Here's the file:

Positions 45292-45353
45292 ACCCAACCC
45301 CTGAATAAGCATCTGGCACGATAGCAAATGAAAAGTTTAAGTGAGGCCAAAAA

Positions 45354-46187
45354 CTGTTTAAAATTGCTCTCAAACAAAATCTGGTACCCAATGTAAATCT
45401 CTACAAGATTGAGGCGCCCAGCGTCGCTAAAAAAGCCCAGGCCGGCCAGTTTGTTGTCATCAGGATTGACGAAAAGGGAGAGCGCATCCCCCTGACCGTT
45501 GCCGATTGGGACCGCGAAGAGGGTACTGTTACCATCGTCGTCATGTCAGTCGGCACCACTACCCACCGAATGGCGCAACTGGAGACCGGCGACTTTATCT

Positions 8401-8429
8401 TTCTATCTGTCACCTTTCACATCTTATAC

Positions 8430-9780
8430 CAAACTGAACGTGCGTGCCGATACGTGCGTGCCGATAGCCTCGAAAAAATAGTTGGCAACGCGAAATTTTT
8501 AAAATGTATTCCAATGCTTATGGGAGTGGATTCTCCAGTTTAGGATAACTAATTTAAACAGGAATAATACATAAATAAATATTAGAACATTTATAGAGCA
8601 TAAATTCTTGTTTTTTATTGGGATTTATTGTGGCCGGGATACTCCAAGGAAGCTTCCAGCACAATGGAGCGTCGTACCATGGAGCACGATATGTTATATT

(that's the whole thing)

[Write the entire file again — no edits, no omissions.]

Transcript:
Positions 45292-45353
45292 ACCCAACCC
45301 CTGAATAAGCATCTGGCACGATAGCAAATGAAAAGTTTAAGTGAGGCCAAAAA

Positions 45354-46187
45354 CTGTTTAAAATTGCTCTCAAACAAAATCTGGTACCCAATGTAAATCT
45401 CTACAAGATTGAGGCGCCCAGCGTCGCTAAAAAAGCCCAGGCCGGCCAGTTTGTTGTCATCAGGATTGACGAAAAGGGAGAGCGCATCCCCCTGACCGTT
45501 GCCGATTGGGACCGCGAAGAGGGTACTGTTACCATCGTCGTCATGTCAGTCGGCACCACTACCCACCGAATGGCGCAACTGGAGACCGGCGACTTTATCT

Positions 8401-8429
8401 TTCTATCTGTCACCTTTCACATCTTATAC

Positions 8430-9780
8430 CAAACTGAACGTGCGTGCCGATACGTGCGTGCCGATAGCCTCGAAAAAATAGTTGGCAACGCGAAATTTTT
8501 AAAATGTATTCCAATGCTTATGGGAGTGGATTCTCCAGTTTAGGATAACTAATTTAAACAGGAATAATACATAAATAAATATTAGAACATTTATAGAGCA
8601 TAAATTCTTGTTTTTTATTGGGATTTATTGTGGCCGGGATACTCCAAGGAAGCTTCCAGCACAATGGAGCGTCGTACCATGGAGCACGATATGTTATATT